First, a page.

There is certainly an anticipatory moment before you take that first sip of something you suspect will be amazing. That deep purple color (especially next to the Burgundy we very much enjoyed for our second bottle of the evening), the trail the wine leaves along the side of the glass, that chocolately, truffeley nose.

Then, the sip.

Hmmm.

Was it good?  Yes, it was.  Very good.  But as I’m not in the business of keeping score, I’ll simply say this – not many wines can compare to this level of structure, balance, and the knowledge that it’s a bottle bred for greatness.  It delivers.

But as I’ve commented on these pages before, I can’t honestly say it tasted five or six times better than any number of $100.00 Cabs I’ve had over the years.  I suppose it’s like asking if a Bentley is that much better than a Lexus.  For some it will be, based on quality and craftsmanship but at the end of the day, when both cars are sitting in their respective dark garages, you’ll notice each has four wheels, an engine, leather seats, good sound system and will both, providing there is enough gas in the tank, get you anywhere you want to go.

And yet prices and exclusivity keep it away from the many and in the hands of the few.

The good news, from what I hear, is that mailing lists are becoming easier to gain access to.  And Harlan themselves are now offering people behind their velvet rope the opportunity to buy just one bottle (previously I believe, you had to purchase six).

Yes, I’ve joined the wine equivalent of the mile high club, and soared near the top of the Cult Cab mountain. And the view from up here was good.

But as a bleeding heart, I’ll always take the coal miner’s side, the one that says, fairness for all is better than the best  for some.   So the next time I’m lucky enough to get my hands on something as rare as a Cult Cab, you’re all invited to my house to share it.

Published in: on September 3, 2009 at 10:14 am  Leave a Comment  

I Scream as They Scream About Ice Cream

puppetTheatre_lrgSummer doesn’t officially end until September 22nd, but the end of the season for me is just over the horizon as the boys start school tomorrow.

Its been a nice couple of months filled with swimming, tennis camp, a trip to NYC and various other activities reserved for out of school pleasure.  This included an almost daily trip to a yogurt place in town called, Berrylicious though their name will be changing shortly as someone else called their shop the same name – kind of reminds me of that scene in Spinal Tap, where the band started out as The Originals, but then another band in the east end called themselves The Originals so Tap changed their name to The New Originals and then the other band changed their name to The Regulars.

Point being – sweet, frozen treats are synonymous with summer, but this charming vision of youth is being threatened by the usual collection of parental do gooders who would ban the neighborhood ice cream person because they are tempting their little angels with Bomb Pops, Dixie Cups and Nestle Crunch bars before dinner.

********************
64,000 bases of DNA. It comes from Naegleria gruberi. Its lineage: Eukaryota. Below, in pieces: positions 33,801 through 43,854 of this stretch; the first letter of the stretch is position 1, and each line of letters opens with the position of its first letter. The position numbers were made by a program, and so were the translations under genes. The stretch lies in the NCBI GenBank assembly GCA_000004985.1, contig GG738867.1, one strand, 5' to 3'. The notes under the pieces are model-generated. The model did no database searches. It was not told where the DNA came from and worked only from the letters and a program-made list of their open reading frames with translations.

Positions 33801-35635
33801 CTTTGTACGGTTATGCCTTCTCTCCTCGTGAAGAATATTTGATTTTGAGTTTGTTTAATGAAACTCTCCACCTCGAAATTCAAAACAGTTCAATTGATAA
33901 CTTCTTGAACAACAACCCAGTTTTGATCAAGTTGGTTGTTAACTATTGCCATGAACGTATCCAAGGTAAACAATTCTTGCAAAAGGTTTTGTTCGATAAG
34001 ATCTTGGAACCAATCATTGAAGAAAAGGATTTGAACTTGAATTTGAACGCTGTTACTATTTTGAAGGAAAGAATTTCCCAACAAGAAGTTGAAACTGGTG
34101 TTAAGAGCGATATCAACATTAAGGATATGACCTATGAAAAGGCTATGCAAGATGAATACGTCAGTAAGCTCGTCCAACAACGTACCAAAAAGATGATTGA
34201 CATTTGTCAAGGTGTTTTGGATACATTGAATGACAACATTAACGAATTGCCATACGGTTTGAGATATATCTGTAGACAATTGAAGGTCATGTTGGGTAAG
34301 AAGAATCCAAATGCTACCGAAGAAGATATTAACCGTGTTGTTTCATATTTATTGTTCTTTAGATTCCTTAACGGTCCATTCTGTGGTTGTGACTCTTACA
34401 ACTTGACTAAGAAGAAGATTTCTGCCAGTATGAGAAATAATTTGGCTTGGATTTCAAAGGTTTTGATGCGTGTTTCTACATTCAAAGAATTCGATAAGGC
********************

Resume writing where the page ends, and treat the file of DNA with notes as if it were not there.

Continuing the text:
Picture a sparkling day in Brooklyn, in Chicago, in Cleveland, an urban park where children play and laugh.  And then, across the way, the colorful truck, the hypnotic, murderous jingle, the semi-trustable guy peering out at the kids waving a Sponge Bob ice cream bar with gumballs for eyes at their level.

Then see the carrot, apple slice, organic granola bar toting, Jessica Seinfeld discipled mom, powerless against the pull of history.  The meltdown ensues as does the inevitable call to the Public Works department to ban the ice cream truck from the park. Oh, it’s done under the ruse of eliminating unlicensed vehicles from the area but it’s really about control.  I’ll feed my kid the sugary stuff when I decide, not when you flash the lights.

Neither Ben or Jerry stands a chance against these confectionery crusaders when they set their mind to something.

Yes, we need to have an everything in moderation mantra for feeding our kids treats.  And yes, I’ve shielded my kids from the truck, walking out of my way where they heard the expletive laced trash talking coming from the public basketball courts, rather than the evil music emanating from Mr. Softee’s wheels.

But as the summer comes to a close, I look back on all the things I did when I was their age: left my house unannounced to walk or ride my bike, sometimes miles away, to see a friend.  Stayed out past dark playing stickball, or football, or hockey without a care in the world.  Even ran out as the Good Humor truck made its slow roll down my street, pre-dinner, with dollar in hand.

Those times are long gone, at least in all the places I’ve called home since my idyllic Long Island childhood ended.  That’s why I let the kids have ice cream after a long, hot summer day.

If you’re not going to eat it then…

Published in: on August 25, 2009 at 11:05 am  Leave a Comment  

New York City to World: Drop Dead

3066319207_2c0031a3f2I wish my month away from the blogosphere could be attributed to some grand goings on, but alas, all the usual culprits were present:  work, kids off from school, nothing to write about, suburban ennui.

But thanks to that last procrastination excuse, I left the confines of my Encino subdivision two weeks ago for a gaudy, old Manhattan vacation and came back with a new found appreciation for my hometown, but not so much that I longed to live there again.

That’s the thing about NYC, it has the power to inspire and revile, often on a walk between Park and Madison.